Wednesday , September 1 2021

Best vacuum cleaners for 2021

We tested many popular cordless and robot vacuum cleaners to find out which ones are the best.

Cleaning your carpets and flooring can be a chore, but it doesn’t have to be an onerous one. Modern cordless vacuums are much easier to use than the heavy and unwieldy monsters from decades past. Now they’re lightweight and compact, but still powerful enough to do the job well. 

If you’d rather not lift a finger at all, robot vacuum cleaners have you covered. The most advanced models autonomously navigate and avoid obstacles with the aid of lasers, cameras and other sensors. Some of these robot vacs can even empty their dustbins on their own.

Read more: How to clean your living room in 10 minutes or less

You don’t have to spend big bucks, either. There are quality cordless and robot vacuums at various price points. No matter if you’re looking for the ultimate cleaning machine, midtier, or entry level model, there’s a vacuum on this list that’ll suit your needs.

We’ve conducted rounds of testing to find the best cordless vacuums and the best robot vacuums. You can dig into each of those articles for in-depth recommendations on each sub-category. In this list, we’ve compiled our top picks into one handy location. We will keep all of these lists updated as new models come on the market and we test new categories. 

As the newest cordless vacuum in Dyson’s lineup, the V15 Detect in one impressive machine. It’s the best performing appliance of its kind that we’ve ever tested. It excels at removing pet hair from multiple floor surfaces. It also pulled 88.4% of test sand we placed on midpile carpeting. Also impressive, the V15 pulled 95.3% of sand particles we dropped onto low-pile carpeting. 

The vacuum’s “Laser Slim Fluffy” cleaner head is unique as well. It’s designed specifically for hard flooring, and shines a green laser out onto the floor ahead as you clean. Its purpose is to highlight dust and other small bits of debris otherwise hard to spot with the naked eye. The system does work, and we observed plenty of dirt we’d normally miss. One drawback, though, is that the laser isn’t visible under strong indoor lighting or sunlight.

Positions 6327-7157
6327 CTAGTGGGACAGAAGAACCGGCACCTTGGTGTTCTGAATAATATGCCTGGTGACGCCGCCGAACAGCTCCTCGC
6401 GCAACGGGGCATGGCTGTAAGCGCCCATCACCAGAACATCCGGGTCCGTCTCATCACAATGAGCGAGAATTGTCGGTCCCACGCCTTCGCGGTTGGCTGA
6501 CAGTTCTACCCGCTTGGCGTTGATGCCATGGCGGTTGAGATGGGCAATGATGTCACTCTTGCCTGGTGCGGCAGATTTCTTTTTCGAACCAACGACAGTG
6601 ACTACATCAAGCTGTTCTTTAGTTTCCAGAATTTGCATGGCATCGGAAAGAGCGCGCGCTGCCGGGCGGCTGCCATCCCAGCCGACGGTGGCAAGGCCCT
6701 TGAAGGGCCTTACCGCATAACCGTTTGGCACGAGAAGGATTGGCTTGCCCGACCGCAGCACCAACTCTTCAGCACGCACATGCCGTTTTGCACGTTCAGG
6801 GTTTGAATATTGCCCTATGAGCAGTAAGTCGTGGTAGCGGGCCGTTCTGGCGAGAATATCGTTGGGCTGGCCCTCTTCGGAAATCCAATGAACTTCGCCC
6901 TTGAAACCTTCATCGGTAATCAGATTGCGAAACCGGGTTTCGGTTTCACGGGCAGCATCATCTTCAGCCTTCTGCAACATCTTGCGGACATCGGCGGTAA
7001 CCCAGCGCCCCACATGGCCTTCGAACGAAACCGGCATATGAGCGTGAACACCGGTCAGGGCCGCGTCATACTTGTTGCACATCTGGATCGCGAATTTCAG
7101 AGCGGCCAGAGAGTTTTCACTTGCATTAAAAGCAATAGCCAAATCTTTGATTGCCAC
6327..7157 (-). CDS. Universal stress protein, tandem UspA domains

We also like the readout on the back of the vacuum. This report lists the ratio of dirt collected by particle size. The machine’s battery is easy to remove too, and its dustbin is a snap to empty. 

Priced at $1,099, the Roomba S9 Plus is the most expensive product on this list. Still, you do get a lot of bang for all those bucks. This vacuum delivers powerful suction and superb dirt and dust removal. 

On hardwood floors this Roomba picked up an average of 93% of our test sand, the highest amount in our test group, but it struggled a bit cleaning sand from low-pile carpeting and area rugs, earning a low average dust and sand pickup of 28%. 

That said, the Roomba robot vac removed an average 71% of sand from our medium pile carpet while vacuuming. Again, this is the best result that we saw on this specific test. It also cleaned up more dog hair, pet dander and allergens than any vacuum in this test group, and the bot navigates and maps multiple rooms and floors. iRobot has also updated its app to let you designate “keep-out zones” that you want the S9 Plus to avoid when cleaning. The app also lets you use voice commands to immediately clean a room using Alexa or Google Voice Assistant.

The robot flew through our test room in a short average time of 25 minutes, too. You can link the S9 Plus to the Roomba app and your home Wi-Fi as well. Best of all is the Roomba S9 Plus’ CleanBase docking station. The dock both charges the robot’s battery and empties its dustbin automatically, making cleaning even easier and keeping you from worrying about battery life. Now that’s convenient.

Read our first impressions of the Roomba S9 Plus.

As the second-best performer in our current cordless vacuum test group, the Tineco A11 Hero represents an outstanding deal. So much so that it has officially bumped the Shark Rocket Pet Pro Cordless out of our top pick for best midrange cordless vacuum. With an average 72.5% sand pick up from midpile carpeting, and 82.5% sand removal from low-pile carpet, the Hero performs better. This cordless stick vac also costs less than the Shark, a fact that’s hard to overlook.

The A11 Hero tackled pet hair without too much trouble as well. Barely a trace of the material remained after the machine vacuumed midpile carpeting and hardwood floors. The Hero left some strands visible when traveling across our low-pile test carpet. Midpile carpeting usually causes vacuums more problems. 

The design of the Hero isn’t too shabby either. Its dustbin is almost as easy to empty as the Rocket Pet Pro. The bin’s release valve is tricky to engage compared with Shark’s. That said, its battery pack is removable. There’s also a handy trigger lock lever to keep the vacuum running without constant finger pressure.